Some think art needs to have a major impact to be worthwhile.
Franz Kafka wrote, “I think we ought to read only the kind of books that wound and stab us… that affect us like a disaster… A book must be the axe for the frozen sea inside us.”
[From my article The Alchemy of Art.]
In an article for the Institute of Noetic Sciences magazine, Kate McCallum writes about this transformational power:
In their earliest expression, the arts were closely aligned with spiritual truths—for example, when used in ritual or in dedication to gods and goddesses.
Now more than ever, we have the opportunity to reclaim the sacred power of the arts and to bring more awareness to creative expression that could yield tremendous benefits for humanity.
Today’s artists and content creators can now produce media that reflect the totality of the human experience.
Although the role of technology is vital in bringing us newly emergent art forms and innovative opportunities to expand our consciousness, it is still the visionary expression and intentional use of these tools by creative individuals that will help to evolve humanity toward a more peaceful and compassionate future.
And lest we forget: The organic power and simplicity of the human voice in song, an instrument played, a dance expressed, a tale well spun, a poem recited, or an image or object appreciated will continue to hold the potential of turning our lead into gold.
Kate McCallum is an artist, writer, musician, producer, consultant, teacher, and founder both of c3: Center for Conscious Creativity and of Bridge Arts Media, a transmedia production and consulting company based in Los Angeles.
From her article Visions From The Techno-Mystic Edge, Shift, Issue 20 Sept-Nov 2008, Institute of Noetic Sciences.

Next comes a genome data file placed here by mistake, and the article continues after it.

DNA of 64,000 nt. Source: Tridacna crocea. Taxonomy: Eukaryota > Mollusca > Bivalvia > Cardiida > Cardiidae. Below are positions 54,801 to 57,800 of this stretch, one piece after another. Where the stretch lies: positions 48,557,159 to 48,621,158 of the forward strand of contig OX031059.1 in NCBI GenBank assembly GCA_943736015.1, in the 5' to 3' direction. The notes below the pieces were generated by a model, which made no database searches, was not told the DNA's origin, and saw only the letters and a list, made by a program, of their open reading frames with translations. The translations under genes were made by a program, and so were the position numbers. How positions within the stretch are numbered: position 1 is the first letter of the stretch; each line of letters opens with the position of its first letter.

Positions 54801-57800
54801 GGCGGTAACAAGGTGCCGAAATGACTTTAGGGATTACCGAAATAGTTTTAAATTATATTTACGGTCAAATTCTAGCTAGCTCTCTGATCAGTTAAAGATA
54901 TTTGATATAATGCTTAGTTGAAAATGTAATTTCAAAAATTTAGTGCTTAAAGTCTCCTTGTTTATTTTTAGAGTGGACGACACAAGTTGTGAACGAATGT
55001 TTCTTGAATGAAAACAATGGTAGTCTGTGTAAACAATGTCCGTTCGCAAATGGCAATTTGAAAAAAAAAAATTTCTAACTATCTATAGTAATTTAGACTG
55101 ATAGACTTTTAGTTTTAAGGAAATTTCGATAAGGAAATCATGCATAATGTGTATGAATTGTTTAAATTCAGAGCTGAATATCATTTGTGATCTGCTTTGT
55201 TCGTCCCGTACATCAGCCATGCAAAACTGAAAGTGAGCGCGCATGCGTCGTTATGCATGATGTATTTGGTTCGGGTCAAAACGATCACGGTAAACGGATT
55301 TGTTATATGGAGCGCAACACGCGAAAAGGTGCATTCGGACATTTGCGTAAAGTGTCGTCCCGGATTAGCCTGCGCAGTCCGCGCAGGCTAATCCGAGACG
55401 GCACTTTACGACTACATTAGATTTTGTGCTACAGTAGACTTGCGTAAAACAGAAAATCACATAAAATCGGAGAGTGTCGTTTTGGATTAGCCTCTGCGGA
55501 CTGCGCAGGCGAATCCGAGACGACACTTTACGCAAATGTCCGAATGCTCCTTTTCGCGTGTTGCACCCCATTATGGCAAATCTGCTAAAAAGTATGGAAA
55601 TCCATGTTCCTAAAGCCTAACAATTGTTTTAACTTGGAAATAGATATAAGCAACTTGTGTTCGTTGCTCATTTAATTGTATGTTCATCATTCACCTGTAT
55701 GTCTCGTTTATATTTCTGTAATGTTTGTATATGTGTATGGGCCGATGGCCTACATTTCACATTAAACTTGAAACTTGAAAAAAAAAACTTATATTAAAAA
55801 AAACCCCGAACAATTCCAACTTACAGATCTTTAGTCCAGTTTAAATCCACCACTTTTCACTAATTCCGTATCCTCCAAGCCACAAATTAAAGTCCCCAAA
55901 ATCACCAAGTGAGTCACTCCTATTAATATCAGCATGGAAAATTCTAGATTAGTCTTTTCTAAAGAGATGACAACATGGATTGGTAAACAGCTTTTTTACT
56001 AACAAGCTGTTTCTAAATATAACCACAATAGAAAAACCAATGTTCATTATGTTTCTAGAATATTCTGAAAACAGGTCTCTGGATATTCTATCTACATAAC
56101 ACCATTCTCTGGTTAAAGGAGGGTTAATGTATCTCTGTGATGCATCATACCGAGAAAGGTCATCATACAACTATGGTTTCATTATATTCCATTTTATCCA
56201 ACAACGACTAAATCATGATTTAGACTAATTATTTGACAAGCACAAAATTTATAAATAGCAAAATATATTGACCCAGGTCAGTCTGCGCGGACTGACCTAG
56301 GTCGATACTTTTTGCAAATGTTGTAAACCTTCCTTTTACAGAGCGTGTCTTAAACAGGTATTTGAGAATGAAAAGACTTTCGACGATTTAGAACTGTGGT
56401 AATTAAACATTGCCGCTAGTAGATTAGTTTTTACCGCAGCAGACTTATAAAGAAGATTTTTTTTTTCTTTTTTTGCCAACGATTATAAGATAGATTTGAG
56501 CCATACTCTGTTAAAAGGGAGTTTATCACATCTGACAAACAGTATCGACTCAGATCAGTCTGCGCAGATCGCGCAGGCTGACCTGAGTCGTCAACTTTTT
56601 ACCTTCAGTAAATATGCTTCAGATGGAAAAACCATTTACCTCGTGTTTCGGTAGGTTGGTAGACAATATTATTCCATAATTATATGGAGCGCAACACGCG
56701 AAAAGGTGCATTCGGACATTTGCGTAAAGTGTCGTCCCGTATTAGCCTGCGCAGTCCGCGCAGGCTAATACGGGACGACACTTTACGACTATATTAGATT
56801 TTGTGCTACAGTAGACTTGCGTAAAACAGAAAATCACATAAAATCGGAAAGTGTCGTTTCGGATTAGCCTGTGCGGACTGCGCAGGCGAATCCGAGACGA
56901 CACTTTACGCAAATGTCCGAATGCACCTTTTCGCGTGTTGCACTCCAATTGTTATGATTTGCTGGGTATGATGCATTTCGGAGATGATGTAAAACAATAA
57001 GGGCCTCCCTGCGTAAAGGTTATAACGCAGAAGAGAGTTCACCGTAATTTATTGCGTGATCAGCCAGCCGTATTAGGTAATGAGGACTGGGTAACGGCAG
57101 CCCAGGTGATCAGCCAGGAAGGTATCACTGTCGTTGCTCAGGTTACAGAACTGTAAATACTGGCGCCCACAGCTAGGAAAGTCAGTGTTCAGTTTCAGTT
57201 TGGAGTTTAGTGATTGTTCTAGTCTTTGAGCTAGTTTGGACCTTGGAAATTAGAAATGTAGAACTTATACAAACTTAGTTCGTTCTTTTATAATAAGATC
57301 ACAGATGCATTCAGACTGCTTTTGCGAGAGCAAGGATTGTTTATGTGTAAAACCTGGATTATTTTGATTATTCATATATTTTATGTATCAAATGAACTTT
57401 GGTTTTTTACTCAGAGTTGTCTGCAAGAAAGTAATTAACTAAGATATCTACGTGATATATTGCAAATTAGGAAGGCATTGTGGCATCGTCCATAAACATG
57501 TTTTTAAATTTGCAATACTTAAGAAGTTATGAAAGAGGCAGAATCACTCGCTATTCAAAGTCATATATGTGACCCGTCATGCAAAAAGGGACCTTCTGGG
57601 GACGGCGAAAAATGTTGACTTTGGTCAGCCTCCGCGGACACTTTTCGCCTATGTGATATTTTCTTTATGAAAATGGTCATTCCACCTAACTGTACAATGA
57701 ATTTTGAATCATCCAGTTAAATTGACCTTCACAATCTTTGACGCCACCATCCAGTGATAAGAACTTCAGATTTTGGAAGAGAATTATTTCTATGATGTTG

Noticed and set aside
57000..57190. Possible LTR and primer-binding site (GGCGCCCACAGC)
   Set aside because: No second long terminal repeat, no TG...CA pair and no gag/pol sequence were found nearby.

[Painting: The Alchemist by Leon Brunin, from Art Renewal Center.]
Her last comment about turning lead into gold – the metaphorical mission of alchemy – reminds me of a comment by Chinese artist Cai Guo-Qiang, who uses gunpowder in his artwork.
“Why is it important,” he asks, “to make these violent explosions beautiful? Because the artist, like an alchemist, has the ability to transform certain energies, using poison against poison, using dirt and getting gold.”
Photo: Cai Guo-Qiang, running for safety after lighting gunpowder to create one of his drawings.
From post Developing Creativity: Courage and Creating.
Into the dark
Writer Julia Cameron (“The Artist’s Way”) has commented that artists are often terrified. Being creative is venturing into the unknown, and it sets off emotional alarms.
In her book Pregnant Darkness: Alchemy and the Rebirth of Consciousness, Monika Wikman also comments about this, noting “we descend into darkness voluntarily” when we create.
In her Creativity at Work blog post “Alchemy” (an issue of her newsletter), Linda Naiman writes:
“We are alchemists when we transform into our golden selves. Aristotle said the noblest goal in life is eudaemonia: Striving toward excellence based on one’s unique talents and potential, and experiencing wellbeing. For many, this means finding your calling, reinventing your career and making the shift from success to significance.”
Pretty much all of us experience some kind of trauma in life. How does creative expression help people deal with it, to heal and recover?
How do people make use of traumatic experiences in their creative work?
What impacts on mental health can trauma have, and how can people regain health?
See quotes by and about many well-known artists such as Sarah Polley, Halle Berry, Lady Gaga, will.i.am, Jennifer Lawrence, Jonathan Safran Foer and many others.
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